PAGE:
Along with the 3rd Generation Intel Xeon Scalable Cooper Lake Launch yesterday and our Supermicro SYS-240P-TNRT 4P 3rd Gen Xeon Scalable Server Hands-on article/ video, there was another piece that we wanted to cover but did not have time to do so. Google shared a look in and around its data center by showcasing their 6-layers of security.
Layer 1: Signage and Fencing
This is one of those important aspects of security, but it is also probably the least exciting. Google posts signs and has fences around their data centers.
Conceptually the idea that Google would have signage and fencing around their facility makes intuitive sense. If you need to increase your layer count, this is a good place to start.
Layer 2: Secure Perimeter
In the secure perimeter, Google can see where you are via cameras including thermal cameras with overlapping fields of view around the facility. Google can track where a person has been in the facility as well.
Google uses an anti-climb fence, a guard checkpoint, and there is even a vehicle crash barrier designed to stop a fully loaded truck.
Layer 3: Building Access
Entering the building, not just the floor, requires that one is authorized. That includes going through a security checkpoint.
In the video, Google is using RFID badges, security personnel, and biometric (iris scanning) methods to validate the identity and access privileges of those trying to enter the exterior of the building. Inside the building, there are more security checkpoints before one can access increasingly sensitive areas.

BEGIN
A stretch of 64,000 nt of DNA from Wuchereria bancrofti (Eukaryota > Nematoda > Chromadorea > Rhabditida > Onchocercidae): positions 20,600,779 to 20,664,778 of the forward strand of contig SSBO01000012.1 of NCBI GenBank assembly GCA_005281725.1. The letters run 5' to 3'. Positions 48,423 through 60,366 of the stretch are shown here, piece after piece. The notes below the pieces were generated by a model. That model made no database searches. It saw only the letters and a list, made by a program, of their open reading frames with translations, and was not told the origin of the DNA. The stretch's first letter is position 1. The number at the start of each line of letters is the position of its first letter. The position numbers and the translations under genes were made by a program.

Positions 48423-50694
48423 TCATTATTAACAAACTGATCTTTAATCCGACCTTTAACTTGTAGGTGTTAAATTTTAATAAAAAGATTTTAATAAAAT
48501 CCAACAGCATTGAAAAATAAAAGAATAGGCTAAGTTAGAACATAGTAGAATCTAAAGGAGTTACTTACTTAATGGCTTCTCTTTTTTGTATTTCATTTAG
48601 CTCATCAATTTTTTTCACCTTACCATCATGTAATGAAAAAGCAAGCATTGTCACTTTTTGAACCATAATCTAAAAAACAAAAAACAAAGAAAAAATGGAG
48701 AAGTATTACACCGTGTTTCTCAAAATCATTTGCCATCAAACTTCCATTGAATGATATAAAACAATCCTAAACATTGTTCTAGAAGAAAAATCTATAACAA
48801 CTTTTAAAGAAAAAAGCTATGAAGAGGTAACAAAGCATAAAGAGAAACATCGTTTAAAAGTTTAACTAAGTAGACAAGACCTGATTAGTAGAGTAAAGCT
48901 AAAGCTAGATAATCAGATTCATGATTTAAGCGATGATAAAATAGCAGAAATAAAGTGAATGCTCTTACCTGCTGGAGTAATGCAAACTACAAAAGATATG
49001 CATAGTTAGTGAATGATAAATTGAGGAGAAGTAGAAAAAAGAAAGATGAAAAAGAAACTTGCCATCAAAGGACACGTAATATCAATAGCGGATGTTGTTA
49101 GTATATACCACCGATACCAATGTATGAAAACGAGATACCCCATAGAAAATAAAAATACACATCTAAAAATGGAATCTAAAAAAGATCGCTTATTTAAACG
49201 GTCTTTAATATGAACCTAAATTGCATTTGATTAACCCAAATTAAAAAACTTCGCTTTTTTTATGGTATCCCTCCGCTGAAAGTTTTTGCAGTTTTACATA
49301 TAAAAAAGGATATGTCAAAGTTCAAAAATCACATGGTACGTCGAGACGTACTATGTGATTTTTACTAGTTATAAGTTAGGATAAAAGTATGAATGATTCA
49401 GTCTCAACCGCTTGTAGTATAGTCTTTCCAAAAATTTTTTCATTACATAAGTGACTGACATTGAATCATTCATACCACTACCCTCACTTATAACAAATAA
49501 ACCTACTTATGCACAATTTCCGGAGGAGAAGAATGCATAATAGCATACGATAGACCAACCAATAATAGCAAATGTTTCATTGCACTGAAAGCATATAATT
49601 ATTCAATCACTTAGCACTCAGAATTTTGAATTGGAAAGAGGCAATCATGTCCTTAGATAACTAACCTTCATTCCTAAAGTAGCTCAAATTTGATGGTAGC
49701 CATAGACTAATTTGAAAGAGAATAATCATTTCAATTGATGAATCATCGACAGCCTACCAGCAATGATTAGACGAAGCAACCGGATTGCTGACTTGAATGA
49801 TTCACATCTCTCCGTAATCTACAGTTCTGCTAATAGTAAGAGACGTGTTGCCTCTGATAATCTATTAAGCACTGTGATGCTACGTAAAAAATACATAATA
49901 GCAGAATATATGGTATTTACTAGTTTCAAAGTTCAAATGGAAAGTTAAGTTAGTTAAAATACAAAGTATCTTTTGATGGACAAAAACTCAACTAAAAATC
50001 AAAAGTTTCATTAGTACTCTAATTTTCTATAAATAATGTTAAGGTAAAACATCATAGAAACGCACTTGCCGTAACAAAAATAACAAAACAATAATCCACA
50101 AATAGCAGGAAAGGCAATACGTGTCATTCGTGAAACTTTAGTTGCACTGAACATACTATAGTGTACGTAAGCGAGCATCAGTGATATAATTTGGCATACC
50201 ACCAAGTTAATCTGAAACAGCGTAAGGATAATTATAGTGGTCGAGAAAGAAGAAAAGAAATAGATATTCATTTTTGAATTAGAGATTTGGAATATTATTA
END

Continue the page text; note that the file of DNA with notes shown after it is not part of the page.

Layer 4: Security Operations Center
Layer 4 Google discusses its Security Operations Center and systems to monitor its data centers.
This is where the sensor and camera data are monitored. Google is showing a few of these and how they integrate with the security teams inside the facility and roaming the perimeter of the facility.
Layer 5: Data Center Floor
Data center floor access is limited to technicians and engineers that absolutely need access to that specific floor.
It is fairly typical for these facilities to have employees who have never set foot on the actual data center floor.
Google also notes that all data at rest is encrypted and that customers can bring their own encryption keys. As a result, those who have access to the physical machines do not have direct access to data that is on them.
Layer 6: Secure Hard Drive Destruction
Google facilities also have a secure hard drive destruction facility. Drives that are ready to be destroyed are passed to the destruction room via a two-way locker. That way, only authorized personnel in the drive shredding room will have access to the drives.
For those wondering what prevents someone from walking out with drives aside from cameras, there are features such as security and metal detectors for leaving the Google data center so someone does not remove hardware without authorization.
Here is the video which is worth a watch:
From what we have heard via industry sources, Google’s setup is similar to what Amazon AWS uses. AWS is usually more tight-lipped on their data center operations but the concepts seem to be the same.
Compared to the average colocation or enterprise data center, these are more secure facilities. While there are some facilities that prioritize security, the large single-tenant facilities help Google run an efficient operation. That means they do not have to make the same trade-offs for hosting multiple customers as shared facilities.
It was also great to see some of the hardware Google uses since Google is more secretive than OCP members such as Facebook and Microsoft.
Just to give one a sense of the scale of what Google has seen, via Google’s SFP of technical infrastructure Urs Hölzle: